Well, we could always renegotiate current tax rates too. Why is it that teachers' pensions are fair game, yet the taxes on RV's and aircraft are sacred cows? Could it be that Gregory is still settling old scores from his days at NU?

On Class Warfare; "Some pigs are more equal that others, and they like and intend to keep it that way."

I can't remember where that is from, Or well......whatever...

BTW, how come youse guys can't do ex tempo original limericks? It's a great art form. I guess nobody graduated from Haiku U, so at least they learned "Hike You" playing football at NU.


So what? George (Ryan and Gregory), it would be helpful to have your posts/comments end with a 'suggested application based upon what I've just said' thought. A takeaway if you will.

Though I am worried that Gregory might talk me into home schooling my kiddos.

I'll start: This week will be stressful and full of political b.s. I suggest watching this clip for comic relief. http://www.youtube.com/watch?v=rAaWvVFERVA


MMcD, I'm not a fan of home schooling because kids need socialization (the good kind) and not enough parents are up to the job academically. We have schools because we expect academically capable and emotionally stable teachers to be expert at the job to do it right while the rest of us try to do the best at our chosen professions.

All I home schooled my son in was Algebra 1, but only because even Mt.St.Marys was doing a relatively poor job; not because the 8th grade teacher wasn't up it but because the book they selected was poor and my son was literally bored to tears with the plodding review of all prealgebra topics in the 7th grade. Pick the right book and provide the first instruction your child may have ever had about how to teach themselves from a great book, and you too might have a high achiever on your hands.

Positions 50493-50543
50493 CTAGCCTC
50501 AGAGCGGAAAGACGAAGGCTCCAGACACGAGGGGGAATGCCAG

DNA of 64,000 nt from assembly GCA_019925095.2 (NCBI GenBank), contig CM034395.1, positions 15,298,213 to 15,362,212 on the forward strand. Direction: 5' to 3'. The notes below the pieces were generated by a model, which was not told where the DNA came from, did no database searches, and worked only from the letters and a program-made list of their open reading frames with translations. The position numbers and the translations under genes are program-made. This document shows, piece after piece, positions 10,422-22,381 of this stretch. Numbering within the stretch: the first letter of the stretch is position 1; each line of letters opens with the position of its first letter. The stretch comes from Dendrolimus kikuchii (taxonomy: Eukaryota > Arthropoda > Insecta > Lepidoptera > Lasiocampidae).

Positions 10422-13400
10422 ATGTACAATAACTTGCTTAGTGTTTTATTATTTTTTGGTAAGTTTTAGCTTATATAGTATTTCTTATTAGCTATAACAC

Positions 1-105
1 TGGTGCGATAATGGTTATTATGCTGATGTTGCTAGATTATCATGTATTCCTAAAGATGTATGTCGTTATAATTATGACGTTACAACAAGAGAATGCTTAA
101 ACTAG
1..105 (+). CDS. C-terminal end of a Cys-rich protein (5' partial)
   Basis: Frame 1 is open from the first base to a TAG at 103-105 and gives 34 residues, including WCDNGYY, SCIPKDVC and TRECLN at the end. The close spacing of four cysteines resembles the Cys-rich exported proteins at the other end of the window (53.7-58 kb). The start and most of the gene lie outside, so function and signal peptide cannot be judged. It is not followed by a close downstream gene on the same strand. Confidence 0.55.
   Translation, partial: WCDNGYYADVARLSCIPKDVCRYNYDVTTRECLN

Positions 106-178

Keach is doing his class warfare act again.


Gregory, so you are the one that reads Keach's comments. Shame on you.

Jesus Betterman

Greg can't resist the well fertilized (according to some here) mind. BTW, on my laptop, not used in a while, the captchas are back, good quick puzzles.

Jesus Betterman

"Keach is doing his class warfare act again."

It's so hard keeping up with the Romneys'

Michael Anderson



"so you are the one that reads Keach's comments"

If I could be guaranteed no one else did either I wouldn't bother.


That's the Power of the Keach.


Bill Tozer

Not an uncommon story, but just a nutshell how timing, regulations, and competition works in the real world. Jobs: running out of time



Well Bill, they collapsed about 50 years after I did. Way back when, in the early seventies, I started making daypacks on my own, buying fabric from Ski Hut, and using a good industrial Singer from about 1914. I and my then wife sold these at SFSU, in the quad, for $15 each. It worked well for a year or two, and then Sierra Designs and Ski Hut began bringing in daypacks from Asia, and that was that. I started making more money running video cameras and teaching, and a chapter closed on a nascent American manufacturing giant, due to competition from overseas, no regulations involved. Was it not the deregulation of banks that led to the mortgage crisis?

George Rebane

JesusB 727am - The banks were deregulated years before the mortgage crisis, which was brought on when the feds encouraged the banks to start lending to credit flakes with the tacit understanding that the government would stand behind the subsequent bad loans. With that kind of a guarantee, what was there not to like?


George, my point was and is, it's the transfer of jobs overseas, overseas competition, that shuts down American businesses. Just what "regulations" do you think are keeping the American banks from lending to American businesses? As near as I can tell, what stops the loans is the level of risk the banks wish to, choose to, assume.

George Rebane